Nats fans might long remember this trade as a Christmas present from Billy Beane, the kind of gift only Moneyball can buy. The story at the time was simple enough: Gonzalez was getting too good, and about to earn too much money, for a club that it didn't have much of a chance of making up 22 games on the Rangers and Angels in one season, the former team having made two straight World Series.
Then Gio Gonzalez was extended on terms that seemed friendly when he was just a humble front-end starter with control problems.
Then he became a Cy Young candidate.
Then the Angels collapsed. Then the Rangers collapsed. And at the worst possible time, the Athletics ascended.
Following the 2011 season the Nationals and Athletics were in similar positions but making different bets on their future trajectory. Rizzo bought high on his team, Beane sold low on his. Beane might have been pleasantly surprised by the success of his club but it sure didn't fit into his plans.
3 August 2012 - The Oakland Athletics traded Kurt Suzuki and cash to the Washington Nationals for David Freitas (minors).
When Suzuki left Oakland they were about 4 GB of the Rangers. Just about a month earlier they had been 12 GB. Either way, Kurt Suzuki was the most productive C on the Athletics roster and in the middle of a playoffs hunt he was shipped out for a single minor league prospect. Perhaps the .218/.250/.286. slash line was underwhelming, but Suzuki went on to hit .267/.321/.404 the rest of the season. In platoon roles, neither Derek Norris nor George Kottaras did any better for Oakland. Dave Freitas ranks in the Top 20 prospects in the Athletics' system, so perhaps it's not too bad a loss for the Athletics. But he might not ever earn a PA in the Majors and yet Beane gave away the best Catcher on an eventual playoff team to have him.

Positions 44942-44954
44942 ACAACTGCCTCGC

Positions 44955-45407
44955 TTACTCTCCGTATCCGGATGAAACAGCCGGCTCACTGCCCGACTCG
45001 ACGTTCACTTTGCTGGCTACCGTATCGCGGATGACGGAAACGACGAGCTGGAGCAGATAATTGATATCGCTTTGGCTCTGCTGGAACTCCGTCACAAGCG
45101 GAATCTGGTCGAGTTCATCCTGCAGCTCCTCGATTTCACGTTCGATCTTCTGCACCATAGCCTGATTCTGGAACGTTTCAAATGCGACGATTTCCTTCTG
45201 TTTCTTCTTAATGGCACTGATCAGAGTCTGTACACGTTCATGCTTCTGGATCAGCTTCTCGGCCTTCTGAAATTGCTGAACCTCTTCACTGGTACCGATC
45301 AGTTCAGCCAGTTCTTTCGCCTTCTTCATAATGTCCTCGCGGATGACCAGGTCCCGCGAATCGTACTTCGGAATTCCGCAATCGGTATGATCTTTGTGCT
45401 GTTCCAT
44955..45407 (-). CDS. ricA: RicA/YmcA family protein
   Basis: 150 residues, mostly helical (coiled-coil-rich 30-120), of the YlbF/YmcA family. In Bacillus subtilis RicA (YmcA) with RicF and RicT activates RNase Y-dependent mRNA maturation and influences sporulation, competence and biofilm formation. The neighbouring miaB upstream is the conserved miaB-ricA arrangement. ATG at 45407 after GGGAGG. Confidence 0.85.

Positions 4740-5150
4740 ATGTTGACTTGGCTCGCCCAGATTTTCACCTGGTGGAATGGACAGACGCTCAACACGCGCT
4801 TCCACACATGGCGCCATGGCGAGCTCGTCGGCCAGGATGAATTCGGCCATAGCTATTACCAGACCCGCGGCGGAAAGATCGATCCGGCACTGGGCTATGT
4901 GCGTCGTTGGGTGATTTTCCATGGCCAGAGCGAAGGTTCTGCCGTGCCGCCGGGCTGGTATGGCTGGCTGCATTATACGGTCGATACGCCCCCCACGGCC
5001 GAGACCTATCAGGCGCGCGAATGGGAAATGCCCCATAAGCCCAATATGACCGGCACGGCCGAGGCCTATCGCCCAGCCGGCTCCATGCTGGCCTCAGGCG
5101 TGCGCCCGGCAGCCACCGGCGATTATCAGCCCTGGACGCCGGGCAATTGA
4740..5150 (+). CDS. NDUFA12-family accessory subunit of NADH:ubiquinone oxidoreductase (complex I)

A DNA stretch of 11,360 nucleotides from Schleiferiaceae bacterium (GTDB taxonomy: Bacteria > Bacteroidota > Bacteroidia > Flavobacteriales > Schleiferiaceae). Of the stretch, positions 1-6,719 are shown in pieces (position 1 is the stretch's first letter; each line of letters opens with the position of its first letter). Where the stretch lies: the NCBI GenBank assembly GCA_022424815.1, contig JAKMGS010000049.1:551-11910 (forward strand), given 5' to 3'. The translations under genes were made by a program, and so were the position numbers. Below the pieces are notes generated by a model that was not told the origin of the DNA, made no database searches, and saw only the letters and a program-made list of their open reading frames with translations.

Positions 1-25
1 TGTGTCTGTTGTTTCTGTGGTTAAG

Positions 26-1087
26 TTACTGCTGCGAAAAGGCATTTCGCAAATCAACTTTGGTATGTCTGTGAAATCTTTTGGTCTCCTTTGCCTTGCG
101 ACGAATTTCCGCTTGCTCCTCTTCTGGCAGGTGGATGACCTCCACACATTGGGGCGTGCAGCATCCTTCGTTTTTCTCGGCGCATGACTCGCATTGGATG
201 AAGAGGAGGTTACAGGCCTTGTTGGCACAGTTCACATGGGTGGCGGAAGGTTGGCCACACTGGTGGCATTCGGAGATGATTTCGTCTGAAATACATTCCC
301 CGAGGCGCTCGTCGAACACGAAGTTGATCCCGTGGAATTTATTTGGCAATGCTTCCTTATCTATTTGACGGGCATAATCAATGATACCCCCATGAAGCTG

16 January 2013 - The Oakland Athletics sent A.J. Cole (minors), Blake Treinen (minors) and player to be named to the Washington Nationals. The Seattle Mariners sent John Jaso to the Oakland Athletics. The Washington Nationals sent Mike Morse to the Seattle Mariners.
Now that Texas and Anaheim don't look so scary Beane wants to improve his club quickly. When one considers that the Athletics were in this transaction solely for a catcher it's best to recall that the last two deals shaping the Athletics' current platoon involved the Nationals. Capitalizing on a need largely shaped by himself, Rizzo is able to regain the best piece of the best trade he's yet to make. And a couple other prospects to sweeten it, why not? It is perhaps too early to evaluate the winners in this trade as the players don't even have their new jerseys yet, but the deal has earned good grades for the Nats from a number of baseball commentators who felt the Nats got good value for a redundant player.
Taken altogether the movement of Major League players leaving and joining the Nationals on account of deals between Rizzo and Beane looks like this:
On the Macro level, this exchange looks pretty good. The odds aren't great of any of the pitchers the Nats gave up having even one season like Gio's 2012. The Nats got solid players with plenty of team control and one elite pitcher. The Nats gave up a couple sluggers on the final years of their contracts and some midlevel Major Leaguers they likely didn't have room for in any case. Keep making deals like this and perhaps it will be Rizzo as the star of Moneyball 2: Moneyballer.